Last week’s piece on the Council of Jerusalem wound up taking longer than I intended, so this week I’m going to cheat and recycle a four-part examination of the Book of Ruth I wrote some years back for a different online community. And no, the Story of Ruth is not exactly an obscure one, but I hope that maybe I can touch on some points you might not have heard.
The Book of Ruth is set during the period of the Judges; the time between the Israelites' entrance into the Promised Land and the establishment of a monarchy. At this time, the Israelites did not have a central government, but rather each individual tribe ruled itself. The closest thing they had to a king were the judges, who for the most part were arbitrators and sometimes spokesmen for God who occasionally led the people in time of war.
Jewish tradition claimed that the prophet Samuel was the author of the Book of Ruth, but this seems unlikely, since the book refers to David, who did not become king until after Samuel's death. Some scholars believe the book was written during the monarchy, perhaps during the rule of David's son Solomon. Other scholars point to some words in the text that suggests influence from the Aramaic language, which would have come much later; say, in the time following the Babylonian Captivity. Some commentators have suggested that the book was written as a rebuttal to the Book of Ezra, which condemns the practice of intermarrying with foreigners, by telling the story of a Moabite girl.
In the Tanakh, the Hebrew Scriptures, Ruth is placed near the end. The Tanakh is divided into three categories: The Torah, or Law of Moses; the Prophets, containing both the books of the prophets and the more important books recording the history of the Kingdom of Israel; and the Writings, which is sort of everything else, containing poetry, wisdom literature and a few shorter narratives. The Book of Ruth, having neither Moses nor any prophets, gets stuck in the back with Esther, Job and Nehemiah.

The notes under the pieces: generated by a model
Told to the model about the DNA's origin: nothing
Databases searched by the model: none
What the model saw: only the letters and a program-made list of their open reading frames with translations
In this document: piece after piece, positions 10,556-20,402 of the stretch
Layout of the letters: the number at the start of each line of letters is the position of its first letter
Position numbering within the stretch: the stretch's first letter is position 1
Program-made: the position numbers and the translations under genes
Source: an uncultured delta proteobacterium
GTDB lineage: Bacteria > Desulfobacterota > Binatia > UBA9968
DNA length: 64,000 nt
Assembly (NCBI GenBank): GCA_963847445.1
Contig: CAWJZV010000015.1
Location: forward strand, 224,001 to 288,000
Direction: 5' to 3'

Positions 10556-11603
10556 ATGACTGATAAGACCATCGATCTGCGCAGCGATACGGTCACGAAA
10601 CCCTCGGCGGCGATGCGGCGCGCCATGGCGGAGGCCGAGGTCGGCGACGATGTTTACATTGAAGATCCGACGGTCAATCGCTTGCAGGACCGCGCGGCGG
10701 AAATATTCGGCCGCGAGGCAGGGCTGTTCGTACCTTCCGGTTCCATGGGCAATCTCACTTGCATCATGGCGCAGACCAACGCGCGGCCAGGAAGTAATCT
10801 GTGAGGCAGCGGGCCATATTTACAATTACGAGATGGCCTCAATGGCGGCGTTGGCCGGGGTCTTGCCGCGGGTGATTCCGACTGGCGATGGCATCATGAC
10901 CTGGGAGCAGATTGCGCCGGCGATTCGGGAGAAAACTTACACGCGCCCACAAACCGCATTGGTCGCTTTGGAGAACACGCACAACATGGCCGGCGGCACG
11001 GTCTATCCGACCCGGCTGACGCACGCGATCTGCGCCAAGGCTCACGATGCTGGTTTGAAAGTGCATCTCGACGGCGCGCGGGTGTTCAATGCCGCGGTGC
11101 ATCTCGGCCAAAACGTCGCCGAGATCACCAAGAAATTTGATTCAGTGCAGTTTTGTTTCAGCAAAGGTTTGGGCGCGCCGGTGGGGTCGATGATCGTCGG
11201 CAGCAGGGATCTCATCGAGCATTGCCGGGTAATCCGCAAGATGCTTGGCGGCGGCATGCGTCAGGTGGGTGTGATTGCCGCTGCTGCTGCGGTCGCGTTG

In the Christian Era, Jerome reorganized the books of Jewish Scriptures, subdividing the categories and placing the books in rough chronological order by setting, if not necessarily by composition. In Ruth’s case, at least, I like this arrangement better, because the Book of Ruth provides a welcome respite between the dark and grim Book of Judges and the bloody, battle-filled books of Samuel.
There are no flashy miracles in the Story of Ruth and no exhortations of Divine Wisdom. It's just a sweet romantic story about a young widow who is a stranger in a foreign land and who finds happiness in a kind and loving benefactor. Perhaps that is miracle enough.
A man named Elimelech travels to Moab with his wife Naomi and his two sons to escape a terrible famine. Elimelech means "(My) God is king" and Naomi means "pleasant." They came from Ephrathah, an old name for the town of Bethlehem. You might remember from Christmas programs the prophecy of Micah:
But you, Bethlehem Ephrathah, though you are small among the clans of Judah, Out of you will come for me one who will be ruler over Israel... (Micah 5:2 NIV)